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In the beginning, designers would envision the function and use their minds to picture the circuitry that could do those functions..... then they would build up said circuitry to make sure it worked as hoped (it never does) and find all the hidden problems that Murphy's Law dictates must always occur. They would make changes as needed to squash said problems and all was well.

Then, after the design was perfected, the engineer would run a Spice model to shut his boss up who had signed off on the expenditure of said software and needed to appease the gods in upper management by showing how useful it was in "reducing design time".

Unfortunately, the process is now very different:

"Designers" who could not actually design a recepticle that could hold coffee without leaking, use Spice programs to tell them their "design" is wonderful and they go to production with said "design" without ever building anything. Then, when their product doesn't work, they start calling all of the companies who manufacture the components they purchase to build their "design" wanting to know why their parts are defective, why they don't work as the Spice model says they should, and then they turn the whole matter over to the legal department and a settlement is reached.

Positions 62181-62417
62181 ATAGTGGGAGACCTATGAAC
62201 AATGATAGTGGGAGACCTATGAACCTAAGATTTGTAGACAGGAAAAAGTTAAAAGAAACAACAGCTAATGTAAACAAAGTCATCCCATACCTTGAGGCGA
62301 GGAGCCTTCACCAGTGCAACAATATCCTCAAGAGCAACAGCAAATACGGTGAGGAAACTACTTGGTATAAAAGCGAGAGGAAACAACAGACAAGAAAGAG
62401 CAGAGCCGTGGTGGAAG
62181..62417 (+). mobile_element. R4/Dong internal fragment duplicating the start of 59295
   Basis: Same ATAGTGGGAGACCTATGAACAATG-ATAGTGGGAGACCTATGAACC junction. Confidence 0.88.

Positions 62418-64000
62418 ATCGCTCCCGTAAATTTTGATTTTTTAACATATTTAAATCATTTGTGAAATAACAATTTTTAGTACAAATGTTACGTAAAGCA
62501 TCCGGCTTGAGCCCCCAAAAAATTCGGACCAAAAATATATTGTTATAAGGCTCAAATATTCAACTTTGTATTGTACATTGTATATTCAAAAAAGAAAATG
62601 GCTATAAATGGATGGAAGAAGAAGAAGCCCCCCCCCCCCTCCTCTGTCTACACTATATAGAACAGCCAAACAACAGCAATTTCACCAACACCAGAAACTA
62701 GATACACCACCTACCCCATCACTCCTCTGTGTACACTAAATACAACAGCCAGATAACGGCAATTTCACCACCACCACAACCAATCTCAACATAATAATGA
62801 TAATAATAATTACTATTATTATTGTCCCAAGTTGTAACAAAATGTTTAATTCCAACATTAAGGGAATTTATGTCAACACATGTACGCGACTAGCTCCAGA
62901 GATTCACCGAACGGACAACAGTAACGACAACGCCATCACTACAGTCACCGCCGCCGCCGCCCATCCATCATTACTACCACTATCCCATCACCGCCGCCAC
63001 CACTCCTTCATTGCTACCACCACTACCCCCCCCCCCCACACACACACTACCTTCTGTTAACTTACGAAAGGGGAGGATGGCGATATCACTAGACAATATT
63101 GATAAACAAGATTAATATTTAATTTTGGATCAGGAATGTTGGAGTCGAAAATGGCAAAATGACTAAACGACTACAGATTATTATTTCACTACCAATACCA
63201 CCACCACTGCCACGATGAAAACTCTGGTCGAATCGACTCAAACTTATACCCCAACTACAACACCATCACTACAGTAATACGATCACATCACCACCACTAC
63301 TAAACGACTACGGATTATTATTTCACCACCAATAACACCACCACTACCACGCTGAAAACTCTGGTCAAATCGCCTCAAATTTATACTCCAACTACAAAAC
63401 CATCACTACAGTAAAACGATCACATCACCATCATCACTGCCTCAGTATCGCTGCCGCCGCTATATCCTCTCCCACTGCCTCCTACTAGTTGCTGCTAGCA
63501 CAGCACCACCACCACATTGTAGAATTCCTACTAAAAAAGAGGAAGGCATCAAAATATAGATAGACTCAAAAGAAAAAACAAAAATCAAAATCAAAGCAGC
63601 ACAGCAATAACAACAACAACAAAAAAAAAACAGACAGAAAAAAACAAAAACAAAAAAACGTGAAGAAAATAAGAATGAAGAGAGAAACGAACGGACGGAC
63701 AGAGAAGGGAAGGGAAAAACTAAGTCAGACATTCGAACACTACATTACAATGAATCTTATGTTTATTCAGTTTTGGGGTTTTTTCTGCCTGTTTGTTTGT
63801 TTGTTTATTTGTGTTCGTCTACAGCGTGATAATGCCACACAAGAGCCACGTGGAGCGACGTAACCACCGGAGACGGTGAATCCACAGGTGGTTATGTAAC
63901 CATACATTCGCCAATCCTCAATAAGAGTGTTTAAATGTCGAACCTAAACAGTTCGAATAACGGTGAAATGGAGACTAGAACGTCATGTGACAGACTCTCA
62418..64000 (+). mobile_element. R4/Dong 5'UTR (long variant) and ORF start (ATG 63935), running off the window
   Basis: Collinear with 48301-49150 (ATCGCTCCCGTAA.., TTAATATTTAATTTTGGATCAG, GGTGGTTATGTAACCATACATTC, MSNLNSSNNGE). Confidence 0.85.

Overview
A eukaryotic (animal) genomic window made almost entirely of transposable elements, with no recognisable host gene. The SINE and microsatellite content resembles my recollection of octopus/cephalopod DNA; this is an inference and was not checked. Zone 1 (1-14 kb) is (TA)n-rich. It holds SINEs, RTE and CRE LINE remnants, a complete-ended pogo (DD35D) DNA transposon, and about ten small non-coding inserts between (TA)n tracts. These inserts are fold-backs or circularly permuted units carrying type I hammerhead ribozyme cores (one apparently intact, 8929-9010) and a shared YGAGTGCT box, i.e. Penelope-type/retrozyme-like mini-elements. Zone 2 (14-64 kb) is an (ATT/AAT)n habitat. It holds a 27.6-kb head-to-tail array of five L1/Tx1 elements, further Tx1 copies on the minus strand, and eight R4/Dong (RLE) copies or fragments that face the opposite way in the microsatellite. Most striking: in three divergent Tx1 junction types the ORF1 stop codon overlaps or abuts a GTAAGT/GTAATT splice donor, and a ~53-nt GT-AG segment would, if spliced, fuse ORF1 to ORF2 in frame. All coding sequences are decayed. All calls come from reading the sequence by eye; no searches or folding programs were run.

Then the process repeats itself ad infinitum.

I liked the old way better.

9. ### atferrari AAC Fanatic!

Jan 6, 2004
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Is it yours? Please be advised that I could be using it, shamelessly, at any moment...

10. ### WBahn Moderator